Revealed: “Pygmy” children paid in glue and alcohol 20 January 2016

Forced from their forest homes, many central African hunter-gatherer tribes face exploitation on the fringes of mainstream society
Forced from their forest homes, many central African hunter-gatherer tribes face exploitation on the fringes of mainstream society
© C. Fornellino Romero/Survival

Tribal children in the African rainforests have been paid in glue to sniff, and alcohol, in return for menial work, a new Survival International report has revealed.

The report found instances of market traders in the Republic of Congo plying children from the Bayaka tribe with glue in 2013, in exchange for cleaning out latrines.

In Cameroon Baka tribespeople, illegally evicted from their forest homes, are often paid in five glasses of moonshine in exchange for half a day’s manual labor. A combination of poverty and depression caused by the theft of their land forces many to turn to heavy drinking as an escape from their troubles.

Across much of central Africa, dispossessed hunter-gatherer peoples are frequently paid in addictive substances, most commonly home-brewed alcohol.

Atono, a Baka man forcibly evicted from his land said: “Now we are falling ill because of the change in our diet. Our skin doesn’t like the sun and life in the village. In the forest we are healthy and put on weight. Now no one has any muscles, everyone looks ill. We are forced to drink to forget our troubles.”

Baka and other hunter-gatherer peoples have lived sustainably in the African rainforest for generations
Baka and other hunter-gatherer peoples have lived sustainably in the African rainforest for generations
© Edmond Dounias/Survival

Problems of addiction and substance abuse are common among tribes who have had their land stolen from them. In Canada, alienated Innu children whose people were forced to abandon their nomadic way of life turn to sniffing gas from plastic bags. Likewise in Australia, rates of alcoholism among Aboriginal people are higher than among the wider population.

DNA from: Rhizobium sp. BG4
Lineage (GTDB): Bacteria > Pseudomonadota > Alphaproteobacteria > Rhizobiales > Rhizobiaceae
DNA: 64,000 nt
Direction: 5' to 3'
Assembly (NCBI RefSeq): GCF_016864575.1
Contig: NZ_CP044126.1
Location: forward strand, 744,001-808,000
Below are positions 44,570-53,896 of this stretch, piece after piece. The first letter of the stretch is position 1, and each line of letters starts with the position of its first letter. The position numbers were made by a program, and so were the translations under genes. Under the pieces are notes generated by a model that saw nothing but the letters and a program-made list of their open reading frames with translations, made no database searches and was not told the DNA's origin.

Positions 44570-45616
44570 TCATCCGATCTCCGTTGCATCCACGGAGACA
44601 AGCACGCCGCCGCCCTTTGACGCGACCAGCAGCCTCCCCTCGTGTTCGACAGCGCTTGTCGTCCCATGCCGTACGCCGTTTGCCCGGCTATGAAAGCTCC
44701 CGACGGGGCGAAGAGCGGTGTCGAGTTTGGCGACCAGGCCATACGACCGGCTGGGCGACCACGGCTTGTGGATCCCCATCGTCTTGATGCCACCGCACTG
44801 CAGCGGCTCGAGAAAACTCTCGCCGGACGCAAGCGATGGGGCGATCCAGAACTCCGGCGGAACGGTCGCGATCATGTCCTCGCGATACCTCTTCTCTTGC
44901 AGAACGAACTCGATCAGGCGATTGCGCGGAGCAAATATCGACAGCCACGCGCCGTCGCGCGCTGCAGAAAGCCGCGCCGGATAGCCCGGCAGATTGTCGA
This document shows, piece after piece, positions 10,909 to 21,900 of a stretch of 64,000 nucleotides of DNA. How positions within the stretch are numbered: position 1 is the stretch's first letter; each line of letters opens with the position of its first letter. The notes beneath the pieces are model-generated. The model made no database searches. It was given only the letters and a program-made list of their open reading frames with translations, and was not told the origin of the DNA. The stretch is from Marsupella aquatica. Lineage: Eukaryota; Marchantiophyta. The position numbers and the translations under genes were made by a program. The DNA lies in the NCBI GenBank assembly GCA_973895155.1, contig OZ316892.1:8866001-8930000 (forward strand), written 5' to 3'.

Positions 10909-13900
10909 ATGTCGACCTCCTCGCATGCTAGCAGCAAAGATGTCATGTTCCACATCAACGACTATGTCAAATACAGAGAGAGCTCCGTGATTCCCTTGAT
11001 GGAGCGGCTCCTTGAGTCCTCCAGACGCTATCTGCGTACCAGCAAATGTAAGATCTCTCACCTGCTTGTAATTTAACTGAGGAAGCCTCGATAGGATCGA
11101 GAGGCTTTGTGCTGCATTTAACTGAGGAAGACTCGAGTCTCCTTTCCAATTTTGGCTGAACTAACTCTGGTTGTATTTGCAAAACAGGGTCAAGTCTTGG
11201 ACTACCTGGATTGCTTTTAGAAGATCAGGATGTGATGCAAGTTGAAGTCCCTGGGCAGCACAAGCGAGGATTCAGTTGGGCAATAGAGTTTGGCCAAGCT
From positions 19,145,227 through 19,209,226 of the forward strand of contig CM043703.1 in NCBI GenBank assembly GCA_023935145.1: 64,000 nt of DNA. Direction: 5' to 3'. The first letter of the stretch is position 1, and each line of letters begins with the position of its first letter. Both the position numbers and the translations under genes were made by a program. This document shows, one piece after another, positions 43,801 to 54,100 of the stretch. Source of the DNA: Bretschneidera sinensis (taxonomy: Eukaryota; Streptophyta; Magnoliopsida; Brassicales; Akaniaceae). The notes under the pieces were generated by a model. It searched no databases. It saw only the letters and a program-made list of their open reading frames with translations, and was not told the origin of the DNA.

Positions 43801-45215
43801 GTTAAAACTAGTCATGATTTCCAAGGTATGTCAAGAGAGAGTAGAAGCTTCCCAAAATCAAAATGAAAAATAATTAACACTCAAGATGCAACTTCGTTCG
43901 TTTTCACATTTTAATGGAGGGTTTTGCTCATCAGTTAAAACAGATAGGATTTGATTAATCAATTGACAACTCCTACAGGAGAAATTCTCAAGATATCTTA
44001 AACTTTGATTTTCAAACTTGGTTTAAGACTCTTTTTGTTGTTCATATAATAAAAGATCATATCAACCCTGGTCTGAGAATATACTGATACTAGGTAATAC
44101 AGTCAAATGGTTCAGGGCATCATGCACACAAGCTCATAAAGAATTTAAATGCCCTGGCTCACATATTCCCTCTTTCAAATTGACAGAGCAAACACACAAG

Boniface Alimankinni, an Aboriginal Tiwi Islander, said: “We had no self-respect and nothing to give our sons except violence and alcoholism. Our children are stuck between a past they don’t understand and a future which offers them nothing.”

Drug addiction and alcoholism are not inevitable for tribal peoples. They are the result of failed policy, imposing “progress” and “development” on peoples who are otherwise largely self-sufficient. Industrialized societies subject tribal peoples to genocidal violence, slavery and racism so they can steal their lands, resources and labor. These crimes are often carried out in the name of progress and development.

Survival Director Stephen Corry said: “Survival’s “Progress can kill” report shows that imposing “development” on tribal peoples just doesn’t work. Even the new healthcare is never enough to counter the devastation caused by land theft. Forcing development on tribal peoples never brings a longer, happier life, but rather a shorter, bleaker existence only escaped in death. “Progress” has destroyed many tribes and threatens many more, so we’re calling on the United Nations to speak out against forced development on tribal lands.”

 

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